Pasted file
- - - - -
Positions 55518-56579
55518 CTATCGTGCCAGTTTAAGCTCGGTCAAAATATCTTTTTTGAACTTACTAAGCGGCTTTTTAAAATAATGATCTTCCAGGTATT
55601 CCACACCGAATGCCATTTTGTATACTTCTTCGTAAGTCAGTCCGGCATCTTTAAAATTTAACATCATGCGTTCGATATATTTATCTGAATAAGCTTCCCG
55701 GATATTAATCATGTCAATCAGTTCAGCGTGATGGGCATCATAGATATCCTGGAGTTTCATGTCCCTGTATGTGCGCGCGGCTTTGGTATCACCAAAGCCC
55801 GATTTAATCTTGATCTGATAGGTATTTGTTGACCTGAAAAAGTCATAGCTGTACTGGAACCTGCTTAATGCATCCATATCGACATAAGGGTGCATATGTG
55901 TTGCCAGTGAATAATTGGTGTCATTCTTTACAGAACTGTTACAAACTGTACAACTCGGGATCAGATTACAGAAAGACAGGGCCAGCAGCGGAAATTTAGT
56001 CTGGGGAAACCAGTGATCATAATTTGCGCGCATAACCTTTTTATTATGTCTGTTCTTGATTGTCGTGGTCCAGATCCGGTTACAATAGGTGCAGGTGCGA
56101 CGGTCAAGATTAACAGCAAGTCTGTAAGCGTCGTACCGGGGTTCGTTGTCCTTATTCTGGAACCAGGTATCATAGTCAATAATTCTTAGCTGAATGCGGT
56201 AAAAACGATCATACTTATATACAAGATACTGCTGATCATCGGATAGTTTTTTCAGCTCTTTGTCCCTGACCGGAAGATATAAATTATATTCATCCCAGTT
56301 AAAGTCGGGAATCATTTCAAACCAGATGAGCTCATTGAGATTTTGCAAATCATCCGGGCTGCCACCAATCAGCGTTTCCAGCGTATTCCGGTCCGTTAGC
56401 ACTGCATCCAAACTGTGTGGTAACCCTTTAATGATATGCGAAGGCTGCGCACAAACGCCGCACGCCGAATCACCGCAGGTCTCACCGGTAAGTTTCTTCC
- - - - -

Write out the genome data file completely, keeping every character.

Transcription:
Positions 55518-56579
55518 CTATCGTGCCAGTTTAAGCTCGGTCAAAATATCTTTTTTGAACTTACTAAGCGGCTTTTTAAAATAATGATCTTCCAGGTATT
55601 CCACACCGAATGCCATTTTGTATACTTCTTCGTAAGTCAGTCCGGCATCTTTAAAATTTAACATCATGCGTTCGATATATTTATCTGAATAAGCTTCCCG
55701 GATATTAATCATGTCAATCAGTTCAGCGTGATGGGCATCATAGATATCCTGGAGTTTCATGTCCCTGTATGTGCGCGCGGCTTTGGTATCACCAAAGCCC
55801 GATTTAATCTTGATCTGATAGGTATTTGTTGACCTGAAAAAGTCATAGCTGTACTGGAACCTGCTTAATGCATCCATATCGACATAAGGGTGCATATGTG
55901 TTGCCAGTGAATAATTGGTGTCATTCTTTACAGAACTGTTACAAACTGTACAACTCGGGATCAGATTACAGAAAGACAGGGCCAGCAGCGGAAATTTAGT
56001 CTGGGGAAACCAGTGATCATAATTTGCGCGCATAACCTTTTTATTATGTCTGTTCTTGATTGTCGTGGTCCAGATCCGGTTACAATAGGTGCAGGTGCGA
56101 CGGTCAAGATTAACAGCAAGTCTGTAAGCGTCGTACCGGGGTTCGTTGTCCTTATTCTGGAACCAGGTATCATAGTCAATAATTCTTAGCTGAATGCGGT
56201 AAAAACGATCATACTTATATACAAGATACTGCTGATCATCGGATAGTTTTTTCAGCTCTTTGTCCCTGACCGGAAGATATAAATTATATTCATCCCAGTT
56301 AAAGTCGGGAATCATTTCAAACCAGATGAGCTCATTGAGATTTTGCAAATCATCCGGGCTGCCACCAATCAGCGTTTCCAGCGTATTCCGGTCCGTTAGC
56401 ACTGCATCCAAACTGTGTGGTAACCCTTTAATGATATGCGAAGGCTGCGCACAAACGCCGCACGCCGAATCACCGCAGGTCTCACCGGTAAGTTTCTTCC